Banga SS, Peng L, Dasgupta T, et al.
PHF10 is required for cell proliferation in normal and SV40-immortalized human fibroblast cells.
Cytogenet Genome Res. 2009; 126(3):227-42 [PubMed] Free Access to Full Article Related Publications
Normal human diploid fibroblasts have limited life span in culture and undergo replicative senescence after 50-60 population doublings. On the contrary, cancer cells typically divide indefinitely and are immortal. Expression of SV40 large T and small t antigens in human fibroblasts transiently extends their life span by 20-30 population doublings and facilitates immortalization. We have identified a rearrangement in chromosome 6 shared by SV40-transformed human fibroblasts. Rearrangements involving chromosome 6 are among the most frequent in human carcinogenesis. In this paper, we extend analysis of the 6q26-q27 region, a putative site for a growth suppressor gene designated SEN6 involved in immortalization of SV40-transformed cells. Detailed molecular characterization of the rearranged chromosomes (6q*, normal appearing; and 6q(t), translocated) in the SV40-immortalized cell line HALneo by isolating each of these 2 chromosomes in mouse/HAL somatic cell hybrids is presented. Analysis of these mouse/HAL somatic cell hybrids with polymorphic and nonpolymorphic markers revealed that the 6q* has undergone a chromosomal break in the MLLT4 gene (alias AF6). This result in conjunction with previous published observations leads us to conclude that SEN6 lies between MLLT4 and TBP at chromosomal region 6q27. Examination of different genes (MLLT4, DLL1, FAM120B, PHF10) located within this interval that are expressed in HS74 normal fibroblast cells reveals that overexpression of epitope-tagged truncated PHF10 cDNAs resulted in reduced cell proliferation in multiple cell lines. Paradoxically, down-regulation of PHF10 by RNAi also resulted in loss of cell proliferation in normal fibroblast cells, indicating PHF10 function is required for cell growth. Taken together, these observations suggest that decreased cell proliferation with epitope-tagged truncated PHF10 proteins may be due to dominant negative effects or due to unregulated expression of these mutant proteins. Hence we conclude that PHF10 is not SEN6 but is required for cell growth.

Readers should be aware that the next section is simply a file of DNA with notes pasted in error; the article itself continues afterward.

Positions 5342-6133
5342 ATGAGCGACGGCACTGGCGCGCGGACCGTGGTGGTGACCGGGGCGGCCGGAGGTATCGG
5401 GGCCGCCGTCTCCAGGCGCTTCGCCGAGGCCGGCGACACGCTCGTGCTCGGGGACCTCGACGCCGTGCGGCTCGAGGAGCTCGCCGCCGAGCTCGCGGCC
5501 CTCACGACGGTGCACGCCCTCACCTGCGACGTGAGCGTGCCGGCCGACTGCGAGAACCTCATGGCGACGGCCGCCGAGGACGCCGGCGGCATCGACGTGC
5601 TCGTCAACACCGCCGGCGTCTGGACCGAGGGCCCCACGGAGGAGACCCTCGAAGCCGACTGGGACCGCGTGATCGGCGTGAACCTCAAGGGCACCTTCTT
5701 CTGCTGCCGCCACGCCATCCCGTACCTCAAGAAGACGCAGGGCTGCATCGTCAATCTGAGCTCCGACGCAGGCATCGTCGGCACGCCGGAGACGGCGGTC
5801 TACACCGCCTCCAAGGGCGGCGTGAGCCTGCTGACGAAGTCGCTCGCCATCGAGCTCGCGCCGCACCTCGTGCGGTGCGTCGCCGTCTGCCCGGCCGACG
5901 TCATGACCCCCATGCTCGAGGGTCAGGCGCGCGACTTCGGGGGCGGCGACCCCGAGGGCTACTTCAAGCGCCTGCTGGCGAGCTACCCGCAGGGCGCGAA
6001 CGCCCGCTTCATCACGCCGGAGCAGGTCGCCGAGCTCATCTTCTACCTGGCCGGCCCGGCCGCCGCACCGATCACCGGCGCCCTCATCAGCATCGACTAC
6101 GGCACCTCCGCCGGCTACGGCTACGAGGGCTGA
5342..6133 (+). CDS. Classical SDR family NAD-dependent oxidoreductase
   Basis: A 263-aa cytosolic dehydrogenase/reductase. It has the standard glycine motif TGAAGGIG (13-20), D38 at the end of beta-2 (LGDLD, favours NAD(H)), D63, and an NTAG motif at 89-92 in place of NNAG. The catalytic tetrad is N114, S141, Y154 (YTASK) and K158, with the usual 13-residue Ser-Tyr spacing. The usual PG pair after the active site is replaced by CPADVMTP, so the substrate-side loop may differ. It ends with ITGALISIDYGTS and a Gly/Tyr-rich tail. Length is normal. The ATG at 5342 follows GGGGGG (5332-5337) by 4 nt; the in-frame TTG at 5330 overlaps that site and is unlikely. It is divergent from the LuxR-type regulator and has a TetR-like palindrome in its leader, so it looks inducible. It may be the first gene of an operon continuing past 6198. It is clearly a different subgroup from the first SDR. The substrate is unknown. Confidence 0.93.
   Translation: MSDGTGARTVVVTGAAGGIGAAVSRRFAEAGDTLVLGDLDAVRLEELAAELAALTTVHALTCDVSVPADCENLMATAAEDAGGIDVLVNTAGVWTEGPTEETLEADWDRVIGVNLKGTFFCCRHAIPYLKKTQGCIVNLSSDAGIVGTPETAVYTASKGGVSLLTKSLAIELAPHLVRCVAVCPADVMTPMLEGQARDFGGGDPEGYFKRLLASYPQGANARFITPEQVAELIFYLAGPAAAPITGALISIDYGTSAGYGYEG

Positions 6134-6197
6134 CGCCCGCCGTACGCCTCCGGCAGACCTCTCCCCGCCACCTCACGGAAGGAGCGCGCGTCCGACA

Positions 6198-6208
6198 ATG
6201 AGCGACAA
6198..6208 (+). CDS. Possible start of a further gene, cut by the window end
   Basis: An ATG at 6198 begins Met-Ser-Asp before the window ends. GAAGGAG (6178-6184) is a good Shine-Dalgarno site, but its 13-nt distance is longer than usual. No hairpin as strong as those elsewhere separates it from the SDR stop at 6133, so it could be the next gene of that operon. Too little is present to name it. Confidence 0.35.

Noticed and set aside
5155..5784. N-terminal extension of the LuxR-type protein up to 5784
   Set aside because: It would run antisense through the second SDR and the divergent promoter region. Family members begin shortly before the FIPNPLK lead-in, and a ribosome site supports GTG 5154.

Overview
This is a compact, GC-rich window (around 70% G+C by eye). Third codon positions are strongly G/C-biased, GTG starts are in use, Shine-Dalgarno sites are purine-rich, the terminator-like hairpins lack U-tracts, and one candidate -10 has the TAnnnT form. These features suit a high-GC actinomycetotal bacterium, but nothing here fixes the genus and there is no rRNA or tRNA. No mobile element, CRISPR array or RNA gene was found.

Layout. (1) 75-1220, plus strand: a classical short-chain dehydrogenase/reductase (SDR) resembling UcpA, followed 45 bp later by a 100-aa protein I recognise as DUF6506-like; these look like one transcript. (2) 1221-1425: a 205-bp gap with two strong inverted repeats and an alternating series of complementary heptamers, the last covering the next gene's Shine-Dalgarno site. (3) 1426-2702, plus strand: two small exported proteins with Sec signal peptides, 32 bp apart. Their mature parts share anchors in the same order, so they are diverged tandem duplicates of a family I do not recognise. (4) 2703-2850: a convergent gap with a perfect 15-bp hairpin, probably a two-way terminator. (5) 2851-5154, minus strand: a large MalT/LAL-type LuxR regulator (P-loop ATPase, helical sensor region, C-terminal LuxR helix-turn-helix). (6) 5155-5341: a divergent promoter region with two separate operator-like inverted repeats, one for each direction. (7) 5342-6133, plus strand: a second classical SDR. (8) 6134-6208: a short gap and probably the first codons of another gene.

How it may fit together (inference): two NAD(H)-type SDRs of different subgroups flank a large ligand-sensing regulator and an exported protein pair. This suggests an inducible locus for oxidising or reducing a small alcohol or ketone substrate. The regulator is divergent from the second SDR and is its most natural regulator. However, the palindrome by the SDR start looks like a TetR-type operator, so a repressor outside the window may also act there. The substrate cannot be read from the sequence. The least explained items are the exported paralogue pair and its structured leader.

Kobayashi S, Obata M, Hagihara M, et al.
The presence of mature granulocytes/monocytes derived from leukemic cells in MLL-associated leukemia.
Int J Hematol. 2009; 90(5):591-596 [PubMed] Related Publications
We observed the mature granulocytes/monocytes derived from leukemic cells in patients with acute myeloid leukemia who present mixed lineage leukemia gene (MLL). Morphologic observation and fluorescence in situ hybridization analysis (FISH) for chromosome 11q23 abnormality were studied, and a multiplex reverse transcriptase-polymerase chain reaction (RT-PCR) analysis was done to identify the fusion partners with MLL. The bone marrow cells with FISH signals of MLL showed the cell differentiation of the myeloid and/or monocytic lineages in 4 of 6 AML patients. MLL partner genes were AF6, AF9, ELL, and ENL, respectively. There was no correlation between the fusion partner and the appearance of mature cells derived from MLL clones. RT-PCR showed the fusion between MLL exon 9 or 10 and the partner genes in mature granulocytes/monocytes. These findings suggest that subgroup of leukemia cells with MLL rearrangement has the differentiation potential of leukemic cells and mature granulocytes/monocytes derived from MLL clones may be biologically different from normal mature cells.